None of that. My husband by trade was a chiropractor and I was a teacher. We had a wellness center in Michigan for almost 25 years. In 2008, we sold the center, our house and all our belongings and went on the road for 7 years in an RV. We traveled around the US because it was our big lifetime goal, to see as many of the national parks as we could.
One of the reasons why we decided to do this project was because we wanted to travel internationally. To afford that dream, we needed some more income. We thought [Tiny Digs] would be a fun way to do that and to meet people from around the world. The seven years of traveling in our RV, we met people from everywhere which was almost more fun than visiting the sites.
ArchiExpo-Magazine: How did you proceed, then? Did you begin by looking at plans and teaching yourself?
I’ve always had fun decorating. I wanted to have themes in all the rooms, so I made a big list of themes. Pinterest is my thing; you’ll see my account is open to the public and I have a lot of boards with the current houses we have, of my future hopes and dreams of doing houses. You’ll find one that says tiki hut inspiration, silo inspiration. Those are my future ones.
Back to your question about design, we think of the ideas and draw on graph paper what we envision for that house and then build it from there. It was kind of a second career for my husband. His father was a builder. He learned a lot of skills from his dad, having worked with him before entering the military. We learned a lot. His dad taught us the trade, up until he passed away at 94 a couple of years ago. He had all that knowledge about building, so we also taught our own two boys the building skills.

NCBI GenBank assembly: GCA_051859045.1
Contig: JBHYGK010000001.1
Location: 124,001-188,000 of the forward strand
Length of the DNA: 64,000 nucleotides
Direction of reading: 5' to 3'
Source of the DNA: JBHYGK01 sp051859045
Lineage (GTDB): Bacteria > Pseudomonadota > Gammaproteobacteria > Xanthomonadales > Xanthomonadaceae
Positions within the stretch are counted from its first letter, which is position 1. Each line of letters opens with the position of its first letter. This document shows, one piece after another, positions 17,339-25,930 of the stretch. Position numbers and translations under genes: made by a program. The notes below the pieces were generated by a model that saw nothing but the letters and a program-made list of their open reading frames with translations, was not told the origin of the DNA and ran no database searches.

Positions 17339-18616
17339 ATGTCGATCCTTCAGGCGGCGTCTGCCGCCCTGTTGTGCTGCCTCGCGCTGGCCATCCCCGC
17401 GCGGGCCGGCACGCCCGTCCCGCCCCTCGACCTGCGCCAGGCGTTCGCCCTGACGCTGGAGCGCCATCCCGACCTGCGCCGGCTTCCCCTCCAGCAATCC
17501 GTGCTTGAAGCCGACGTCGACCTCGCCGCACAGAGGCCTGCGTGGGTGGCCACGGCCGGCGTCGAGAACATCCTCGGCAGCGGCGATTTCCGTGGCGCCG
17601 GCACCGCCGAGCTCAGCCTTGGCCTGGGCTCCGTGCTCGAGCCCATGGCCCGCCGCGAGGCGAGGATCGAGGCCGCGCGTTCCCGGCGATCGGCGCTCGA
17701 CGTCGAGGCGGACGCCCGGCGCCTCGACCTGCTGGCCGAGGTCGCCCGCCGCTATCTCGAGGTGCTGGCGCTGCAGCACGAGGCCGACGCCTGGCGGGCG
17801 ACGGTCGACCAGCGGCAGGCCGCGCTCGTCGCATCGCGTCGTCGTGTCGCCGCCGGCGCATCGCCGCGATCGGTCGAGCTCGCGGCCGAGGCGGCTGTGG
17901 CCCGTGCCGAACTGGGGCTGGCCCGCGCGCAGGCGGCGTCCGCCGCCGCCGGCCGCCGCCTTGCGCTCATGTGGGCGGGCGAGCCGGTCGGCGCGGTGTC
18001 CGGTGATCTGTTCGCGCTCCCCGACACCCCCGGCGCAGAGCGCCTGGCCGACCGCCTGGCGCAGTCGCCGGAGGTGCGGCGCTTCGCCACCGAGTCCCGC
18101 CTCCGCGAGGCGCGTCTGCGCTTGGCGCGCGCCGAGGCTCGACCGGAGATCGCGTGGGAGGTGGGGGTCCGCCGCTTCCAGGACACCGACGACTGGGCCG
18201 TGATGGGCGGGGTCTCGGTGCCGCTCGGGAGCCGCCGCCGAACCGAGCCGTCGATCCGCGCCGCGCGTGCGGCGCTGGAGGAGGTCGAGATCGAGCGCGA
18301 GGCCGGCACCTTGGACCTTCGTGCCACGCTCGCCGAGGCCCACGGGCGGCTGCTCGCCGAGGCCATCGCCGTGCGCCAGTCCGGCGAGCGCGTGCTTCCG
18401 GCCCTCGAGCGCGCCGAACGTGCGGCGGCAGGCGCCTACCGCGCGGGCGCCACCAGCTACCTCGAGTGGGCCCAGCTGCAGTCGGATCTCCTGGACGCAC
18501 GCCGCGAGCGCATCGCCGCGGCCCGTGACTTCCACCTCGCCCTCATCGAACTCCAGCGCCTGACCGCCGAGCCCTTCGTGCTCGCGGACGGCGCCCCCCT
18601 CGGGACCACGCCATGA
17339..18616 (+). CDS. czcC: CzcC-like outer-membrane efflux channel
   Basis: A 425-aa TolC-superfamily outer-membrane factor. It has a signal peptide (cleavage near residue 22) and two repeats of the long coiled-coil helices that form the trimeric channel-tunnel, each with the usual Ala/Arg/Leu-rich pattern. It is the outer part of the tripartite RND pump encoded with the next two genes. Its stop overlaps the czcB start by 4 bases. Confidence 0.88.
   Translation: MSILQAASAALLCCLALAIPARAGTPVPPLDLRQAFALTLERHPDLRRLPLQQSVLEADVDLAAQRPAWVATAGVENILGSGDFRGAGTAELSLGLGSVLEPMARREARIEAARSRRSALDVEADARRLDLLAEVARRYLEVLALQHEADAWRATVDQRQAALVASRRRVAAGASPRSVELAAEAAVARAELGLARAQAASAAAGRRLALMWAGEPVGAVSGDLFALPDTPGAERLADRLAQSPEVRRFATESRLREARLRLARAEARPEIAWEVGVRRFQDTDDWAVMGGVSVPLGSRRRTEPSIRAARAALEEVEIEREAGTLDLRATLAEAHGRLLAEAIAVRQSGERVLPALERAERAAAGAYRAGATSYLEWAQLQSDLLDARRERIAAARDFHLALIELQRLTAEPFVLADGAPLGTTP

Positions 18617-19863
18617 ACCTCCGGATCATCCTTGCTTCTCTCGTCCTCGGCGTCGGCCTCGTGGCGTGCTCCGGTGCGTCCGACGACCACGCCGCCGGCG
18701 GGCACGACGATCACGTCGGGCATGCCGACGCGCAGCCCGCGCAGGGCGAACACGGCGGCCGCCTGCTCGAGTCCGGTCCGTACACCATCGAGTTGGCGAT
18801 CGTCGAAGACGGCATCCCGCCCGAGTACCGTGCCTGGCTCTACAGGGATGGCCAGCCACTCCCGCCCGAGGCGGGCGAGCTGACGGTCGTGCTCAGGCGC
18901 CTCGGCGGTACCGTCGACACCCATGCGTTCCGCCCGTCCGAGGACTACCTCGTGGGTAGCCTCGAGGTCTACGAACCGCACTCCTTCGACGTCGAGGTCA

We did bring in electric contractors but we did the plumbing ourselves because watching YouTube videos helps a lot. It’s actually quite easy.
ArchiExpo-Magazine: What about solar panels?
No, because we’re in the middle of the city, we wanted to make it easier for ourselves to run and manage it since we were going to have 13 houses. We’re totally hooked to the grid. It’s also about cost. We were doing the infrastructure and had to do all underground utilities (sewer, electric, plumbing, water, etc). We have 18,000ft² site which we had to go underground to do all the utilities to the houses and get permits to do it all. The city has severe rules and regulations. They made us have a lot that was totally fenced in and totally paved. We couldn’t have green space for some reason. It was a weird thing. So the cost was huge to do this.
We knew we wanted to have 13 houses and, here, a tiny house can be anywhere from $70,000 to $150,000 in the US—if you have someone else build it. We didn’t have 2 million dollars to start this business, so we were doing things on a strict budget. Hooking solar up to a house, here in the US, on the scale we would need would be an extra $4,000 or $5,000 at least, maybe even more.